Prince Edward County, two hours east of Toronto on Lake Ontario, is the site of a new hyperlocal news project called countylive.ca, started by veteran journalist Sue Capon.

Working with her partner Amber Martin, a graphic designer, the pair have a storefront in Picton and publish solely online.

The enterprise is being well-received and provides a new dimension to coverage.

This is Capon’s description of the project in her own words.


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I’m not hyper, but I am local

I’ll admit it. The hyperlocal website countylive.ca was designed and launched before I ever heard the word “hyperlocal”. Wikipedia told me it is “a new term used to refer to someone or something that is the best at connecting people, locally”.

Sold. I like that.

So while I had been congratulating myself on being a sharp-thinking entrepreneur who had risen from the ashes of an out-of-control newspaper field, Wiki slapped my back-patting when I read the term “hyperlocal” was first used in 1991 in reference to local television news content. I see there are thousands upon thousands of sites, blogs and comments on
hyperlocal good, bad and ugly.

But no matter what you call it, local content is key for community newspapers, magazines and websites to maintain readership. I don’t understand why media owners have such great difficulty with the concept and why they hold so many meetings on the subject and do endless studies. It really is a simple concept that most of the employees already understand. If you’re not providing what your readership wants to see, you’re not doing your job. And that applies to all departments.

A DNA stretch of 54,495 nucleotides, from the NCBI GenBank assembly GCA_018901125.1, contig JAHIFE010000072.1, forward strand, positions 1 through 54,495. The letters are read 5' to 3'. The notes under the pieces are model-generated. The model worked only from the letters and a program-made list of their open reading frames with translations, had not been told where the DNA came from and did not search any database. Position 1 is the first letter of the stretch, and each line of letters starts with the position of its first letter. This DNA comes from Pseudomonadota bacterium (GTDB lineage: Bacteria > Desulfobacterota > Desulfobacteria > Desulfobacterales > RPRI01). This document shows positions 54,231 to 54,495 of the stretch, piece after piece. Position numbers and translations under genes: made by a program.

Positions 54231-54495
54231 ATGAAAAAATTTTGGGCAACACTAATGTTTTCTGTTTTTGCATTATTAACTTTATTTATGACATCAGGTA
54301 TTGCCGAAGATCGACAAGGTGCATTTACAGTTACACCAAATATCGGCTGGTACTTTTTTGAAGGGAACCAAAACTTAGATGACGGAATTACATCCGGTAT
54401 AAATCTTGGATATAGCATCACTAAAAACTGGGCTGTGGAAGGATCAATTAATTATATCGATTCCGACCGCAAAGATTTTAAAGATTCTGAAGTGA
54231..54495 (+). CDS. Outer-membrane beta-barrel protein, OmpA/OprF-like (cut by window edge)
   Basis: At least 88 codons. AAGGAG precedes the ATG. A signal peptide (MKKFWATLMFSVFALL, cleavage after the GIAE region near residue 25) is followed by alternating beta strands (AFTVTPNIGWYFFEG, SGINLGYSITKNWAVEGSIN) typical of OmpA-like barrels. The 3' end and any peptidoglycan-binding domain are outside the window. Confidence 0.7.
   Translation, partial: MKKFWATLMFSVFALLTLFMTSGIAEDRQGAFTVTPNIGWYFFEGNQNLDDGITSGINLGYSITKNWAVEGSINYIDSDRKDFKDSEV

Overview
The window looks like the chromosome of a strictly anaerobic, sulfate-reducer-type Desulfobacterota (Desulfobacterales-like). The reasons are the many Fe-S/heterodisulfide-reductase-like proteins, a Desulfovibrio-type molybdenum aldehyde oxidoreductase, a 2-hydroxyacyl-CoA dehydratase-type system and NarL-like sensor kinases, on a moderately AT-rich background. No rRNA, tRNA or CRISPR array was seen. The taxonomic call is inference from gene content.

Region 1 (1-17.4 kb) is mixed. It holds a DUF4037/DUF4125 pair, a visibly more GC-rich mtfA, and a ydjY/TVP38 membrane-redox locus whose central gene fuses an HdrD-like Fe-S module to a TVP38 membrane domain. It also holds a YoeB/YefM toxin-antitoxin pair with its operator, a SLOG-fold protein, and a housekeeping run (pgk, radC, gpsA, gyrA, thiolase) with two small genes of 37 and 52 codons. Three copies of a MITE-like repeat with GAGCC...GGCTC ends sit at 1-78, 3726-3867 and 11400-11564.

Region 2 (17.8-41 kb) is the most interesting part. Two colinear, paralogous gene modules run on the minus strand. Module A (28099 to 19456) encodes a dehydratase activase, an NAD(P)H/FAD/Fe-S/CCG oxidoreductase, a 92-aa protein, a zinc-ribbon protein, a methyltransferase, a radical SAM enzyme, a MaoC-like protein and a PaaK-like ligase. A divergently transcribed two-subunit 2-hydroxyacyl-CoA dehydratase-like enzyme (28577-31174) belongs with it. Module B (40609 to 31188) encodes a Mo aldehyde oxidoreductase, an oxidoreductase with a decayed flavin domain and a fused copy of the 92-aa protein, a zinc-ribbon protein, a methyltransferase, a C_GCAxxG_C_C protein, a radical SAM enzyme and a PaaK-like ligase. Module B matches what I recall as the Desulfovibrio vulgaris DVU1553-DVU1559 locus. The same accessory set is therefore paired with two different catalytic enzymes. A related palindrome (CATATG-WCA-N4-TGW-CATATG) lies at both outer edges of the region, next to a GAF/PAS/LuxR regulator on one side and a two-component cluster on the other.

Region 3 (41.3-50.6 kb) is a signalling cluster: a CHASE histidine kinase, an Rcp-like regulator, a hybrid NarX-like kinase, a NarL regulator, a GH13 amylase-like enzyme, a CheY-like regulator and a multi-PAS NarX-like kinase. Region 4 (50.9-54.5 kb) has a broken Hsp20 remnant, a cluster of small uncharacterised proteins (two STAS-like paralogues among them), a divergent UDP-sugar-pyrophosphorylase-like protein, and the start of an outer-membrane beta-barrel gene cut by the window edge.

Our complete vision of countylive.ca is massive, creative and incredibly ambitious. For now, in its infancy, we do what we can, as we can. I have been a newspaper editor for the past 26 years and a long-time computer geek (split personality PC and Mac). My business partner, Amber Martin, is an outrageously talented graphic designer. We worked together at our
community newspaper office (among five employees) so we had also been saddled with handling bits of what should be other people’s jobs  – reception, accounting, classifieds, circulation, sales, pagination and IT tech work. However, that became solid, useful experience when we began to formulate countylive.ca late last summer.

We had no experience in web design, only maintenance. We didn’t know the difference between a page and a blog. Java was what came out of the coffee maker. A few quick courses later, we now understand HTML, hard code, SEO, CSS, Ap Divs, meta data, provider, Anne VanVlack of InfoLink, who is the pioneer of website design and execution in Prince Edward County.

countylive.ca has been eight weeks on the “interweb” and has a Facebook fan/like page. Twitter yet to take flight. Residents of Prince Edward County, for the most part, are not quite ready to Tweet. Many are still waiting to receive high-speed service at their rural homes. And there are still those who won’t pay $50 a month for high speed when they currently
pay that sum for three months of dial-up. In those respects, countylive.ca is a bit ahead of the curve and will continue to focus on building a loyal audience.
When you check out the site atwww.countylive.ca, click on the “countylive.ca YouTube Featured Videos” button. Our most recent 3:58 Relay For Life Picton video captures the essence of what we’re aiming to produce frequently. “If you build it, they will come”. Advertisers wanted!
We’ve got the “local” down pat. Now we’re working on getting everybody “hyper” about making countylive.ca their favourite daily habit.


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